Special needs pupils are top of expulsions

PUBLISHED: 15:50 10 April 2008 | UPDATED: 14:38 25 August 2010

EXCLUSIVE research has revealed that the majority of pupils expelled from borough schools have special educational needs (SEN).

EXCLUSIVE research has revealed that the majority of pupils expelled from borough schools have special educational needs (SEN).

A freedom of information request by the Times revealed that 78 per cent of pupils expelled from Greenwich schools last year were identified by their school as having SEN.

In Bexley last year, 68 per cent of the borough's 57 expelled pupils were believed to have learning or emotional difficulties. This includes children who have statements and those identified or being watched for SEN under the School Action scheme.

Samantha Harmon of the Woolwich Common Estate, whose son was expelled from two schools before being diagnosed with Asperger Syndrome, was unsurprised by the figures.

The single mum, 35, said: "I'm shocked by the figures because you don't want it to be that high, but I'm not surprised.

"It makes me feel saddened that so many other parents might be going through this."

Ms Harmon's son, Karl, was asked to leave Bexley's St Columba's School in 2003, and then was expelled from Crown Woods, Eltham, in 2005 for threatening behaviour.

Greenwich council's Pupil Referral Unit was the only option left for him and his behaviour rapidly deteriorated as he copied the conduct of these around him.

Ms Harmon said: "They knew he was special. He was academically bright and was moved up a year, but he was not emotionally advanced.

"He was not understood. A child with Asperger Syndrome and ADHD left outside a classroom with just a book is asking for trouble.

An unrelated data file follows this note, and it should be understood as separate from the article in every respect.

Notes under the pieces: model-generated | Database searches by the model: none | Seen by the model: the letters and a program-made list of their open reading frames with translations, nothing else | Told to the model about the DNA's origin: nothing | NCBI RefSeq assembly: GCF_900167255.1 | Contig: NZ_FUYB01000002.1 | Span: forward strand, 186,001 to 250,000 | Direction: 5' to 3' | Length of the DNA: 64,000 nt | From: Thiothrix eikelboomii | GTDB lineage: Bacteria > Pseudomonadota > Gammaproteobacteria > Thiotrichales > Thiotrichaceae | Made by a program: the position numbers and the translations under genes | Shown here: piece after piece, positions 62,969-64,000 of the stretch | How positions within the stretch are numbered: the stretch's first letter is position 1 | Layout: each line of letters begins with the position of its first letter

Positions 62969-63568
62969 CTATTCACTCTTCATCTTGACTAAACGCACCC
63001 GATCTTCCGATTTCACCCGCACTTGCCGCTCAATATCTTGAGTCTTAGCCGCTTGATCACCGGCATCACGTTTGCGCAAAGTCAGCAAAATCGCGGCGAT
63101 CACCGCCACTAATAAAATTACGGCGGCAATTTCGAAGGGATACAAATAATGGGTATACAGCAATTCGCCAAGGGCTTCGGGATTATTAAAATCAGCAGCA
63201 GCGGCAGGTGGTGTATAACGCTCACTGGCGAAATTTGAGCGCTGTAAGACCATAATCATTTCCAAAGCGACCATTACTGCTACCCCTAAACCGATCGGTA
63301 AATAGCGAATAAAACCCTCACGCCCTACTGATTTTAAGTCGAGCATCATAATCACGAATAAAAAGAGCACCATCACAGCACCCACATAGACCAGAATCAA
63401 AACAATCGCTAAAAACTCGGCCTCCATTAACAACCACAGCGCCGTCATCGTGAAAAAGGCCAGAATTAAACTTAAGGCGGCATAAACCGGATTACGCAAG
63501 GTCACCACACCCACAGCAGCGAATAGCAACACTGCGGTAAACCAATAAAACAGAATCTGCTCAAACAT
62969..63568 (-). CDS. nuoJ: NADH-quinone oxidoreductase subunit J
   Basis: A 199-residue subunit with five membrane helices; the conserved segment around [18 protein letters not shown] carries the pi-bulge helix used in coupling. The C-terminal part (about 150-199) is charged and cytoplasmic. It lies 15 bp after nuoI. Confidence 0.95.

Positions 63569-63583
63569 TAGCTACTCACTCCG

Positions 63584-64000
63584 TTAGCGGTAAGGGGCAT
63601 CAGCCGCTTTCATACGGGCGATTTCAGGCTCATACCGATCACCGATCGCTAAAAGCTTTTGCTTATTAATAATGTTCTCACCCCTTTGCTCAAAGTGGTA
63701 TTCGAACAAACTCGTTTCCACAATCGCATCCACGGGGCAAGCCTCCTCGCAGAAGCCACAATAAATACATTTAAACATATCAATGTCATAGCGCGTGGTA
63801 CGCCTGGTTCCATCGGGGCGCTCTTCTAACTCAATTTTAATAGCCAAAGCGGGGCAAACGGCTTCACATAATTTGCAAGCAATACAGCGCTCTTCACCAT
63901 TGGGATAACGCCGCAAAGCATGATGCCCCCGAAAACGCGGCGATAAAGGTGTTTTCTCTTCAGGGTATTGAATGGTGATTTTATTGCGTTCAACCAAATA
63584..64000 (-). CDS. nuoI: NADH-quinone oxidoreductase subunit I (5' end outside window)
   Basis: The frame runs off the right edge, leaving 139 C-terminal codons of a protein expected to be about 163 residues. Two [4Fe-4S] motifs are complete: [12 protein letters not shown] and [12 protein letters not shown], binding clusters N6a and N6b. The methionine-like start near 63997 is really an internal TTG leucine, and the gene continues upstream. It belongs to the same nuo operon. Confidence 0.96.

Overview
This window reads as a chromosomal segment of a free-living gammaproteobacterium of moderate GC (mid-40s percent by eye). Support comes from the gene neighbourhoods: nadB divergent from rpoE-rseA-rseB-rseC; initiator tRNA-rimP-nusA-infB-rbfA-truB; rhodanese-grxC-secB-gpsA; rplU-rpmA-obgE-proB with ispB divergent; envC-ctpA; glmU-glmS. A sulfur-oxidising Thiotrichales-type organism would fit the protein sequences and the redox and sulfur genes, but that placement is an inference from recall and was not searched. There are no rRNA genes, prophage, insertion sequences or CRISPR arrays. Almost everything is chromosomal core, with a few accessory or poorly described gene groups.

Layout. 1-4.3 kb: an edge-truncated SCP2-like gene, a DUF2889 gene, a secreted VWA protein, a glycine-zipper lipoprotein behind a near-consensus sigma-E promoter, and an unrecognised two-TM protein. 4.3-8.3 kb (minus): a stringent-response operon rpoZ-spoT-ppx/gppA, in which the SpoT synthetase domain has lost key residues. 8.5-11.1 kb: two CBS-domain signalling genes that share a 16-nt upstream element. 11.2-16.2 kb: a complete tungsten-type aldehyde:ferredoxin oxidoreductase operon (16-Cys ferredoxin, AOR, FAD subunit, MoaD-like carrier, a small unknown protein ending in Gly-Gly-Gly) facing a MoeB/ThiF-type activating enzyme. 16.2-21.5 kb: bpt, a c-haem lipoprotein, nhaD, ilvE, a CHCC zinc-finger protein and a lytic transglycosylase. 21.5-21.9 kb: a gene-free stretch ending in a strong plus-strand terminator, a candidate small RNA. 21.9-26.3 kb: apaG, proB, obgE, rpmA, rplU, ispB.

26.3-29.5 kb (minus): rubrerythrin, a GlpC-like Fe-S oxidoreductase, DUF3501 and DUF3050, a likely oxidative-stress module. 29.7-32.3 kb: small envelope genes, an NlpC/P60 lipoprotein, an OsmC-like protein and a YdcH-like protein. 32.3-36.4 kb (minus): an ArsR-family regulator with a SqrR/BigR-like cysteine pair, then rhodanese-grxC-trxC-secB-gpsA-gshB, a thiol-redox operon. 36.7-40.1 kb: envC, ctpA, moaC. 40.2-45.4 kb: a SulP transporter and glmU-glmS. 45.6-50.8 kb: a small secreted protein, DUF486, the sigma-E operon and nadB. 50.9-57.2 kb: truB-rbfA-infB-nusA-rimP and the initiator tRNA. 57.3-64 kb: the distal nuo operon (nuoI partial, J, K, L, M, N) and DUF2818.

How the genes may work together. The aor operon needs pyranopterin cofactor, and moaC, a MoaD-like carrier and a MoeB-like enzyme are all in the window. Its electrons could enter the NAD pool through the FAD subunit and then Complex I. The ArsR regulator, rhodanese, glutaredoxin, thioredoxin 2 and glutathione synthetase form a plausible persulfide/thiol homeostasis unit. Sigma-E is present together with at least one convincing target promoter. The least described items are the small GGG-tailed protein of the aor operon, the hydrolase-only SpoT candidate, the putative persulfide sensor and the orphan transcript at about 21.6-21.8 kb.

"As he was not disabled to look at in any way and because he was bright, no one seemed to think he had SEN."

The percentage of pupils with SEN getting expelled in Bexley and Greenwich has risen dramatically over the years.

In the academic year beginning 2002, the figure stood at just 40 per cent in Greenwich and 44 per cent in Bexley.

Last July Ms Harmon won a tribunal against Greenwich council, forcing them to pay for her son's education at a specialist school, leaving her with depression and anxiety problems.

However, she fears that with so many vulnerable pupils being expelled, more children with serious difficulties will slip through the net.

Greenwich Mencap worker Gila Richardson, whose child has an Autistic Spectrum Disorder, said: "I wouldn't say that all schools are not good at providing SEN support but they just don't have the resources in place and Greenwich council does not give them the funding to make it better.

"There are some children that just cannot cope with mainstream education and are now being forced to deal with it because there is no alternative. So they get expelled because they are misunderstood."

"I strongly believe that they have not got the support in the schools that they need."

A spokesman for Greenwich council refused to comment about the figures but added: "By delegating resources directly to schools, head teachers will have the ability to intervene and fund assistance to children who need support, rather than have to wait sometimes for many weeks or months for support to be provided."

A spokesman for Bexley council said: "Bexley schools work hard to prevent exclusion of any child. The overall number of children excluded in Bexley in 2006/07 went down by 10 per cent.

"The percentage of Bexley SEN children who are excluded is no higher than the latest national figure.

"The London Borough of Bexley recognises that more work needs to be done and we are doing so - we have recently signed up to the national Every Disabled Child Matters charter and is making improvements to the Pupil Referral Service for children that are at risk from exclusion."

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